Labor Law Civil Judgements (BCC: 48-hours)

Punishment for Violation of Labor Standards (BCC: 48-hours; CDFA: 48-hours)

Bankruptcy or Assignment for Benefit of Creditors (CDFA: 10-days)

Death, Incapacity, Insolvency (BCC: 14-days)

Security-Related Reportable Events

Track-and-Trace System Failure or Non-Resolution (BCC: Immediately)

Significant Discrepancy in Inventory (BCC: Immediately)

Diversion, Theft, Loss, Criminal Activity (BCC: 24-hours)

Security Breach (BCC: 24-hours)

Loss or Unauthorized of Records (BCC: 24-hours)

Elimination of Privacy Shield.

Summary: Previously, investors could shield identities by holding investments through a LLC or other business entity, but the final regulations eliminated this option. Now, licensees must disclose the human being(s) who are the end owners of each person with a financial interest in the cannabis business – with very few exceptions, even very minor and indirect investors must be disclosed to regulators.

Previous iterations of regulations allowed for an investor to hold its financial interest through an investment vehicle, such as a limited liability company. While the limited liability company’s name and some identifying information was reported as a financial interest holder, the end-owner of the LLC was not reported. Final regulations eliminated this provision.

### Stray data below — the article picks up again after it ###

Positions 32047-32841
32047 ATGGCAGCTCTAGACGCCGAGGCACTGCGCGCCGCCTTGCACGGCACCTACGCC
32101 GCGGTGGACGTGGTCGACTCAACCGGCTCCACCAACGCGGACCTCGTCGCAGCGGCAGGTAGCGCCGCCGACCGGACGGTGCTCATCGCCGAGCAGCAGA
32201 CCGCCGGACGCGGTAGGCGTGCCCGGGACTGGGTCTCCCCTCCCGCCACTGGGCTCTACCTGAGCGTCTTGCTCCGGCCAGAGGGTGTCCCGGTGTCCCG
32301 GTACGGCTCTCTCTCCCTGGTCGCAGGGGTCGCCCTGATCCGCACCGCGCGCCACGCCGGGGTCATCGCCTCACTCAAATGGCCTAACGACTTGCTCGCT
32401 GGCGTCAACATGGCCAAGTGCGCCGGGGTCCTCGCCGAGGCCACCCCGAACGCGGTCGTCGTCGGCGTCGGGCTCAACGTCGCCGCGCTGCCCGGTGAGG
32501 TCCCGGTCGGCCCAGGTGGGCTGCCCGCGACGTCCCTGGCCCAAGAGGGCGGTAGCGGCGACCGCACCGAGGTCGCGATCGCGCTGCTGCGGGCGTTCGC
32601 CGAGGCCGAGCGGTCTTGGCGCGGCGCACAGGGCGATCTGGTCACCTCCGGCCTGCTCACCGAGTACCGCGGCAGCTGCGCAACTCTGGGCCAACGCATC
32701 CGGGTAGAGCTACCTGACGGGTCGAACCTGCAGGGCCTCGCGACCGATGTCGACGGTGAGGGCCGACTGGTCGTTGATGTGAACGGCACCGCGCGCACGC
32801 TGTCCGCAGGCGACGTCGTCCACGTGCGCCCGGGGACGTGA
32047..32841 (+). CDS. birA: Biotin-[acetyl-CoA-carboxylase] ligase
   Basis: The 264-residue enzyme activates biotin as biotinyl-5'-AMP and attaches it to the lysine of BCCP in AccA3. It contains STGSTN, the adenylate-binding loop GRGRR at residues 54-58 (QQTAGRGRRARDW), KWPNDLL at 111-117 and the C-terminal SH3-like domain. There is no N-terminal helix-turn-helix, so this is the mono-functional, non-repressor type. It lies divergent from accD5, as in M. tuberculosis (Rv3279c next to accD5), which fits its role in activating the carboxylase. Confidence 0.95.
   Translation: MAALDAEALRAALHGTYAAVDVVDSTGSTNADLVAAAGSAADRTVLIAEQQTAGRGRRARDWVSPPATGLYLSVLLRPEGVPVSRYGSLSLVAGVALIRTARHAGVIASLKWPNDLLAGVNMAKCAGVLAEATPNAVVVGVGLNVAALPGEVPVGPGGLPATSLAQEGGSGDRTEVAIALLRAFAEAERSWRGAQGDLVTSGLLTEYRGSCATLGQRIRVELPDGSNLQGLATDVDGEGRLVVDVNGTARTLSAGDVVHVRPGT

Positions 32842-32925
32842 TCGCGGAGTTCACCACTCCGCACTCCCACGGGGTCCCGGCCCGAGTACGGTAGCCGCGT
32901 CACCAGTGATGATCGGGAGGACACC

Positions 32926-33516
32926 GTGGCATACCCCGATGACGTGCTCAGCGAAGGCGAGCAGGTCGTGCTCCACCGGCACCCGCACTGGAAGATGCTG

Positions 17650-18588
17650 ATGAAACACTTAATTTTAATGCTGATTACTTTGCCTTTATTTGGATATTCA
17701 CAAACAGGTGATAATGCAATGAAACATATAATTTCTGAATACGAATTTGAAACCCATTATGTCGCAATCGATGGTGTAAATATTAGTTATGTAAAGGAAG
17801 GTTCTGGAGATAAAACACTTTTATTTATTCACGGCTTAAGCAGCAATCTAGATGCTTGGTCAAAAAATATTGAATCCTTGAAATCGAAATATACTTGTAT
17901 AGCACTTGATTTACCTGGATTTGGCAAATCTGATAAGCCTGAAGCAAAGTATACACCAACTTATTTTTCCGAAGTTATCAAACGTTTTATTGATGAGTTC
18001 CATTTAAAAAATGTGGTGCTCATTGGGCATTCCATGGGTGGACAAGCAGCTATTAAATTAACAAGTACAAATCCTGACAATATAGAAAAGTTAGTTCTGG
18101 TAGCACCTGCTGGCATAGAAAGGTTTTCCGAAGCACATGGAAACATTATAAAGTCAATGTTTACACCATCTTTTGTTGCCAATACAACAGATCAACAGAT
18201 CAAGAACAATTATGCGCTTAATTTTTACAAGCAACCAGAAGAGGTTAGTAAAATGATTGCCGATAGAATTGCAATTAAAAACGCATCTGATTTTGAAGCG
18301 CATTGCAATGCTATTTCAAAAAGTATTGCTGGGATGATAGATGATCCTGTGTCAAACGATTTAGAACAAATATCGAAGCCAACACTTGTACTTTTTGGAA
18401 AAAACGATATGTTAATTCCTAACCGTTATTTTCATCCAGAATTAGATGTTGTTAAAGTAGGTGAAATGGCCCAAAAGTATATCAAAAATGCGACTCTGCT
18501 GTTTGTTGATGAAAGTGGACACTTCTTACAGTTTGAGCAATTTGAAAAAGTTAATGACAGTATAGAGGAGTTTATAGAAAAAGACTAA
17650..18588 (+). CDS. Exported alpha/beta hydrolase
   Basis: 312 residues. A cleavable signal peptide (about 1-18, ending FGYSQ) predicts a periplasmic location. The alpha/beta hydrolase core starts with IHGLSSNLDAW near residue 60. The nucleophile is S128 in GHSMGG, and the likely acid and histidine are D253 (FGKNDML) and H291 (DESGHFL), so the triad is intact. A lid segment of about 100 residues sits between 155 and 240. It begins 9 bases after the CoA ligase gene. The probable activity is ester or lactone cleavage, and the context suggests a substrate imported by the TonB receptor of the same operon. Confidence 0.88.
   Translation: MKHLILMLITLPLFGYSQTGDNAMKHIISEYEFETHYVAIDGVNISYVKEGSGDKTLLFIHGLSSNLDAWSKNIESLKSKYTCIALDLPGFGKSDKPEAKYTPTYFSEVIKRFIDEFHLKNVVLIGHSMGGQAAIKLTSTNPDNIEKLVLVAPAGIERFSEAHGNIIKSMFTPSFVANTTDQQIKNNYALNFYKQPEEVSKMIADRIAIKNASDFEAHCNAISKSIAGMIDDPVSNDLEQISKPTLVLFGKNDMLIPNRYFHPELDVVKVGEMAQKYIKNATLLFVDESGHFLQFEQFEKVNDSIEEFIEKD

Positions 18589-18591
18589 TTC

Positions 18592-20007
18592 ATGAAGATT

Now, for all three agencies, whenever a financial interest holder is a business entity, licenses must disclose which human beings own or control that business entity: “all individuals who are owners of that entity shall be considered financial interest holders of the commercial cannabis business.” (16 CCR 5004(d); substantially similar requirement at 3 CCR 8103(c)-(d)). A business’s annual application must list every shareholder, lender, investor, participant in a profit-sharing plan and person with a right to receive profits. Final regulations compel disclosure of every individual with a direct or indirect financial interest in the business, meaning that the full name, address and information from government-issued identification is required. For an investor unwilling to have its name reported to regulators, the only exceptions to reporting come if the financial interest holder is commercial lender, if the investment is held by a blind trust or mutual fund, if the final interest is limited to a lien or encumbrance, or if the licensee is a public company and the holder owns fewer than five percent (5%) of its shares. Some information may not be available to a licensee: for instance, this requirement means that public licensees must report all 5% shareholders to BCC and CDFA, in some cases including social security numbers and government-issued identification (3 CCR 8103(j)). A business anticipating a public listing should consult with its listing or transfer agent to ensure this information can be obtained.